Sunday, July 10, 2011

The Coffins of Little Hope

by Timothy Schaffert, Unbridled Books, April 2011

...for a summer read it is quirky, charming and memorable.

This story is narrated by 83 year old Essie Myles, obituary writer for a small town newspaper in a mid west small town. There are three plot lines going – Essie’s relationship with her family, her grandson Doc and great granddaughter Tiff; the local publication of the last in a series of gothic children’s books (read H. Potter) and the disappearance of a local girl who may in fact have never existed.

The plot meanders along as all of the characters are introduced. I absolutely loved the voice of Essie. I can’t remember when I last read a book that had an 83 year old narrator. She is a great character very much alive with a wisdom developed over a lifetime – I really cared for her.

The author gently satirizes the culture we live in where the news media relentlessly covers scandals and feeds the public obsession with these cases. When news of the missing girl Lenore isn’t available, news is manufactured to continue the story. There is real doubt as to whether Lenore ever existed, but in the end it doesn’t matter because the story has a life of its own.

The printing of the children’s books (last in the series is Coffins of Little Hope) is done by the presses at the local paper. The author of these books, a character in how own right, also becomes fascinated with Lenore’s disappearance and arrives on the scene to add to the hilarity of the story.

Essie’s relationship with the two people she cares for the most Doc and Tiff is nicely told. The friendship between Tiff and her great grandmother is believable and filled with the everyday moments that make up a life. Tiff is a child who has been abandoned by her mother, raised by her uncle Doc and now trying to reestablish a relationship with her mother. Essie stands with her as a support but encourages her to make her own choices in facing life.

The plot is almost incidental and really just lazes along. This definitely is not an action story. It is a story of delightful characters. In the end I felt like I really knew and liked these people. At less than 300 pages it isn’t a major time investment but for a summer read it is quirky, charming and memorable.

I read a copy of this book borrowed from The Free Library of Philadelphia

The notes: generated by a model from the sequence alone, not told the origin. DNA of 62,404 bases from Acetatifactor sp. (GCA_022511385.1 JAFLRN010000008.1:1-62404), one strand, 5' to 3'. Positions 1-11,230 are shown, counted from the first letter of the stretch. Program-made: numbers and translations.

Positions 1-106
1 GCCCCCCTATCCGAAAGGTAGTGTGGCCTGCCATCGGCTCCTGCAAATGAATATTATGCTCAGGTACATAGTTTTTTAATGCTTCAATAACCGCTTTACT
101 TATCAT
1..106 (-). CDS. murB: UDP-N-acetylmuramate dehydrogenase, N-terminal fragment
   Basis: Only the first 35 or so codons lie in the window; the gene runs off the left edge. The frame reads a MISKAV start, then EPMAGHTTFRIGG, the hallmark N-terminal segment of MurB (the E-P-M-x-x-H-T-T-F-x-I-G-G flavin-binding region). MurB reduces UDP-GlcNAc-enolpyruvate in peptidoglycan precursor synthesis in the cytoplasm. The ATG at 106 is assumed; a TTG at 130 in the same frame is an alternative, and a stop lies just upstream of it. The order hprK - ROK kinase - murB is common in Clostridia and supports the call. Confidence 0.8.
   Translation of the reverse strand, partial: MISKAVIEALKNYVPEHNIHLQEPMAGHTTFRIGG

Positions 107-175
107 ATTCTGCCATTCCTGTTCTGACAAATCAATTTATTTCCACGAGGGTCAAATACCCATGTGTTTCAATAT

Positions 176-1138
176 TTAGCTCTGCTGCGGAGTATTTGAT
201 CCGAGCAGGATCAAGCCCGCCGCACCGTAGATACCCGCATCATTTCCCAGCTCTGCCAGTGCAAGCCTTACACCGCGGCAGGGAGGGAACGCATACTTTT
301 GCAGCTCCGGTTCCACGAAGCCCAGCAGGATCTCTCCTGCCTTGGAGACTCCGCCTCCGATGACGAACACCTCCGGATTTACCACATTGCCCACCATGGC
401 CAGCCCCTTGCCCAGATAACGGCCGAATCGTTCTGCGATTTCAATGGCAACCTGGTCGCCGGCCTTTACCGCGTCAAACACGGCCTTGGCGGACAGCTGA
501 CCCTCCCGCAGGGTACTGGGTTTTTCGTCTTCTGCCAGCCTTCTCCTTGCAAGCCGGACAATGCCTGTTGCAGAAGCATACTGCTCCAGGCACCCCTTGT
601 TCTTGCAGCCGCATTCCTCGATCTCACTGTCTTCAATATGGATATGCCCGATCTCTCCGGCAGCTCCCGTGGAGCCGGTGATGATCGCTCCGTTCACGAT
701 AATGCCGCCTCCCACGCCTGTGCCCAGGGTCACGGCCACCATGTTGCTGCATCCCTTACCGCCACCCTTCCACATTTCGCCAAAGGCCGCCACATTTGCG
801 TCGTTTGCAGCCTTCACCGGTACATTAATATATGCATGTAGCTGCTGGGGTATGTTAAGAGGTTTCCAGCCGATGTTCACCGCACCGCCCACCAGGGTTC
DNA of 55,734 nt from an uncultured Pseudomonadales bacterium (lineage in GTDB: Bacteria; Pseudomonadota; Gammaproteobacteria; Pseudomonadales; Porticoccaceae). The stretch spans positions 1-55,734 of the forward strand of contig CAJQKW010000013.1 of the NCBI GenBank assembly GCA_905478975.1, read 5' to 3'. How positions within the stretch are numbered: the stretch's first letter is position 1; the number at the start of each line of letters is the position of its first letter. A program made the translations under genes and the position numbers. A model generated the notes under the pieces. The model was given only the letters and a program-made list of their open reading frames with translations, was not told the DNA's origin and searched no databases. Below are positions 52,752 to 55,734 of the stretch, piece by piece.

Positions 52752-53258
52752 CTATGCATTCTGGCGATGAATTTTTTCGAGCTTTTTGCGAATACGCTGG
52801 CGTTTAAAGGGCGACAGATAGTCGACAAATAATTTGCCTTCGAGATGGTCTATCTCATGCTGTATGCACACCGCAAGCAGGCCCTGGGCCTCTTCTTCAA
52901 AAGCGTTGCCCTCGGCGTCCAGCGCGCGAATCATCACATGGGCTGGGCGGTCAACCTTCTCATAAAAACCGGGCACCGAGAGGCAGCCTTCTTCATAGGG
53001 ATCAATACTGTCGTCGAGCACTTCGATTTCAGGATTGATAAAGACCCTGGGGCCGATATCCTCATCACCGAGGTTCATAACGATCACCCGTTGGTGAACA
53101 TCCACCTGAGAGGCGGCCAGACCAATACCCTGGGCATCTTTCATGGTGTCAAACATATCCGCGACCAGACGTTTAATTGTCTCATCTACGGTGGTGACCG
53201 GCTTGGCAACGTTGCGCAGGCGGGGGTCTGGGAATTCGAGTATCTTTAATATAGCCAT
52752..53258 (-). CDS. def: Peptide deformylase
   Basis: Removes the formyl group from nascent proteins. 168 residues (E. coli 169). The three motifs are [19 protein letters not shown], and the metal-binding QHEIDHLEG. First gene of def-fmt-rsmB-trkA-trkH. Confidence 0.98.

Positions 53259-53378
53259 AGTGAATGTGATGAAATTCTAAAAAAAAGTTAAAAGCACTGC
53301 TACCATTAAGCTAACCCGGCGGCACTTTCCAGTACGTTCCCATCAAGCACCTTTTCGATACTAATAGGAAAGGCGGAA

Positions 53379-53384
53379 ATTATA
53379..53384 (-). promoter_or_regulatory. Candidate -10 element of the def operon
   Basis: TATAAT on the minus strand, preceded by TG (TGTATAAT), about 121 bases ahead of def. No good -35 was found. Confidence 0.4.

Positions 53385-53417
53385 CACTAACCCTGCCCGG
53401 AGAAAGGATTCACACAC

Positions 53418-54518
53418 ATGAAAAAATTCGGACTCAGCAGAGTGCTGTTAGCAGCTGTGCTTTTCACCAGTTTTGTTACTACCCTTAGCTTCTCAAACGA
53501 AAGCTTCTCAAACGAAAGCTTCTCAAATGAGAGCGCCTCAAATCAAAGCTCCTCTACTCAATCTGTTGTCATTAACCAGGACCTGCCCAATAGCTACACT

Zibilee said...

I really liked this one a lot too, and you are right, it was very quirky. I thought that the ending being left a little vague when it came to tying up loose ends was rather satisfying in a weird way. Great review, Kathy! I am glad that you enjoyed this one. It is a perfect summer read.

TheBookGirl said...

I can enjoy books that are all characters, and little plot...I've seen a couple of positive reviews, so I will keep this in mind when I am looking for a shorter, somewhat off-beat read.

Book Bound Musings said...

I'm stopping by from Cym Lowell's Book Review Party.
It's the first time I've heard about this book but it seems very interesting.

Thanks for the review.

Elizabeth said...


Stopping by from Cym Lowell's Book Party.

Sounds like an interesting book...THANKS.

Stop by my blog if you like for a giveaway of NIGHT TRAIN that ends on July 25.


A. Sparks said...

This book left me wanting much more than it gave. All the plots and all the characters were interesting and yes, quirky, and I loved them! But I never really felt satisfied that any of the plots or characters' dilemmas had been fully addressed. Maybe that was the point of the book? But if that is the point, fine, but I feel like I loved the book a little less because I couldn't ever gain intimate access to any one of the ideas of the book. I would love it if the author would use this book as a jumping off point and continued to explore the people in this town, Faulkner style!

Carole said...

A Sparks- I completely agree with you.
While I loved the characters (especially Essie and Tiff) and the overall feel of this story, I was left wanting much more from the story line and disappointed at the non-ending. It was clearly a different kind of book and most likely will be a memorable one, so all in all I am glad a I finally got around to it. Just wish I did feel as if I was being set up for a wrap up that never occurred.